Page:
Is it time to live up to the ‘encumbered’ label? Did you hear the buzz around the sport this week? Two pieces of news broke this week—and I’m here to basically tear them apart. First, let’s discuss Denny Hamlin’s “win” last weekend—and why I put quotes around that word. Because the No. 20 Joe Gibbs Racing NXS machine’s splitter wasn’t flat enough (a vague penalization, but that’s for another time), the victory was considered encumbered. The term “encumbered” means “to impede or hinder,” which roughly translates to a victory that has restrictions. Not in NASCAR Land; the crew chief was suspended for two races and faced a $25,000 fine. The No. 20 car can’t use the win’s points in the playoffs. Since Hamlin doesn’t compete for NXS points, he receives no blow back—and the win/money/trophy is still his. Imagine how Byron feels, knowing his legal car only lost due to someone’s splitter. None of these penalties means much if the win stands. NASCAR’s rebuttal is that fans should know who won the race when they leave the track, which is understandable—and completely archaic. If fans love the sport enough to go to the track, they’re interested enough to keep up with the mid-week happenings. Technology at our fingertips makes it easy to get the breaking news that Hamlin’s win is invalid and Byron is the new Michigan International Speedway victor. NASCAR needs to go all in on stripping wins if they truly want to deter people from cheating; it’s time to embrace the true meaning of encumbered.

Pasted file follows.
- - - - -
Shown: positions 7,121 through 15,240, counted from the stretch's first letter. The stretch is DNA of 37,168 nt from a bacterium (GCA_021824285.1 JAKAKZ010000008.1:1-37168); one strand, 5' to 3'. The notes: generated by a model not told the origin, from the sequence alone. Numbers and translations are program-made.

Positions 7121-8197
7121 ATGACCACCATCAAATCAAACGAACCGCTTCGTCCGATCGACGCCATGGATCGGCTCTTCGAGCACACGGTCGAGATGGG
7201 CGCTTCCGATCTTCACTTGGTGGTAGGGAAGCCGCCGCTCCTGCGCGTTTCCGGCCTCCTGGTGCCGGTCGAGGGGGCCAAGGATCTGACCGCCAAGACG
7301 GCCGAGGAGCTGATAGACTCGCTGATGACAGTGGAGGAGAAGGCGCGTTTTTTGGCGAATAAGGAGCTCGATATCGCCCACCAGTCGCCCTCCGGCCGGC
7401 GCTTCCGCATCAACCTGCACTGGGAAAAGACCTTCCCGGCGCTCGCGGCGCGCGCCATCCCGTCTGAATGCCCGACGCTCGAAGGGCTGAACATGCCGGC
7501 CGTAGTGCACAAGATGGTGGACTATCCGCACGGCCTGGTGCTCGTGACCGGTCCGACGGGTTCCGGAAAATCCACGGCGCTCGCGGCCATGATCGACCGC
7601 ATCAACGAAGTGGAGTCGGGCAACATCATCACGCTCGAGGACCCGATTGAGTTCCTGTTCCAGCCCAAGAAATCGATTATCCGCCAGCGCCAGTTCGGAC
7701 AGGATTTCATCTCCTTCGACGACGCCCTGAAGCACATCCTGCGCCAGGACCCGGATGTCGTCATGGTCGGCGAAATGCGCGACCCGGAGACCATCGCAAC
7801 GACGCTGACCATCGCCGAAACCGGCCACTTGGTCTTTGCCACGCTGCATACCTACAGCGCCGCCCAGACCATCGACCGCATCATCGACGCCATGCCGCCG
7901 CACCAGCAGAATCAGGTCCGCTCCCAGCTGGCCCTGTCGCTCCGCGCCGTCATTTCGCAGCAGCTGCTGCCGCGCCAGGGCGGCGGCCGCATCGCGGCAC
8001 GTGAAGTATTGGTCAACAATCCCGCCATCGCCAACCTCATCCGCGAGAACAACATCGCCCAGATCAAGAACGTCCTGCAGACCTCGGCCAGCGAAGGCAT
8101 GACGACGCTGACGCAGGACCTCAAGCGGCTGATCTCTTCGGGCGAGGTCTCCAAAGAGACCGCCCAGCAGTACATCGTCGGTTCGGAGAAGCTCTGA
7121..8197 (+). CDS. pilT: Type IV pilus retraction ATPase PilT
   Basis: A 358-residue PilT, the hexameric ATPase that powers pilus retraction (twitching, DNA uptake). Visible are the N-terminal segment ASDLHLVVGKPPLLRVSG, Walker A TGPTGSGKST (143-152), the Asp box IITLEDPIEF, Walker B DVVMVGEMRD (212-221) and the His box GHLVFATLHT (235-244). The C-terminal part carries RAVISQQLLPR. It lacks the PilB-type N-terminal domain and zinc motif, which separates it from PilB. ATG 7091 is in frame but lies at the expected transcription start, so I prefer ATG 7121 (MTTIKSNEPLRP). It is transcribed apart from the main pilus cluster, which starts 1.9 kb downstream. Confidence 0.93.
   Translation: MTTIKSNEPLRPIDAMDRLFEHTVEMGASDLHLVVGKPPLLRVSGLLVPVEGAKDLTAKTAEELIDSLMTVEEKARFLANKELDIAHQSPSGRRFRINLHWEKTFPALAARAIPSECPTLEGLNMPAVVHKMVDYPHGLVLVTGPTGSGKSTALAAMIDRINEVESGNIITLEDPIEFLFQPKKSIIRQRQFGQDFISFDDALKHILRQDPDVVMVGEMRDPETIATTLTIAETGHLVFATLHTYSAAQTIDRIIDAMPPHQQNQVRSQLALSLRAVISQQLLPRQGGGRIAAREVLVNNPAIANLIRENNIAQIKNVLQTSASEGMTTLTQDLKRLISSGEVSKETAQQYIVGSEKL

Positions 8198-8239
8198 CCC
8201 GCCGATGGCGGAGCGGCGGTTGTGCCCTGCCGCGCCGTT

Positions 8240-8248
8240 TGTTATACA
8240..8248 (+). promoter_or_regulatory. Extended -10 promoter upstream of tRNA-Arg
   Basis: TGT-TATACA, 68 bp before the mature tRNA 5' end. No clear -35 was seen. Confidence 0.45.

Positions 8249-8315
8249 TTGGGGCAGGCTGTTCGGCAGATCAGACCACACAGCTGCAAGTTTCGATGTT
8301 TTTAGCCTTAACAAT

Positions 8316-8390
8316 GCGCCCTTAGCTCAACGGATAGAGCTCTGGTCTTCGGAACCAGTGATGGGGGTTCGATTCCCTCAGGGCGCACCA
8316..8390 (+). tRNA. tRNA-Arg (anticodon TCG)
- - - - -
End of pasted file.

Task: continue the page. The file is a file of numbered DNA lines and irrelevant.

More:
Do we have a personality problem or a closed-minded problem? A post-Michigan column from the Detroit Free Press was shared via USA Today earlier this week. Author Shawn Windsor is completely entitled to his opinion, which is what a column is meant to showcase. However, there is a lack of research that hangs over this piece. Now, there are points with which I agree, like the fact that other sports are struggling with attendance numbers. We also agree that drivers’ personalities aren’t even close to those of their predecessors. This doesn’t strike me as a bad thing at all; although we look back on those beer-slingin’, punch-throwin’ badasses with fondness, some drivers just don’t fit that mold. Larson said after his MIS victory that he was excited to drink wine in Sonoma, and he later said on Twitter he wasn’t a fan of beer. Does that make him any less exciting to watch? Not to me. Windsor goes on to describe how the sport will suffer without Dale Earnhardt, Jr. (a solid opinion that’s accurate to a degree), claiming that no other driver’s celebrity status goes beyond racing. Jimmie Johnson posing for GAP, Landon Cassill profiled by GQ, and Kasey Kahne highlighted in Runner’s World beg to differ. There are more examples as well, but those three link current drivers with large, mainstream publications. The fact of the matter is, the rise of the young guns also brings brand-new personalities that rival the norm and what we would use to describe the ultimate NASCAR driver. Just because drivers prefer wine to beer, metal to country, golfing to hunting doesn’t make them less interesting. Traditional fans should welcome the change with open arms instead of balking at the idea of young millennials “tainting” the driver image. Nevertheless, I respect Windsor’s opinion and appreciate his coverage of the sport; it forced a conversation that needed to happen. 
Negative Noise: Five Questions for Sonoma and Iowa Negative Noise: Five Questions for Sonoma and Iowa Reviewed by Anonymous on Friday, June 23, 2017 Rating: 5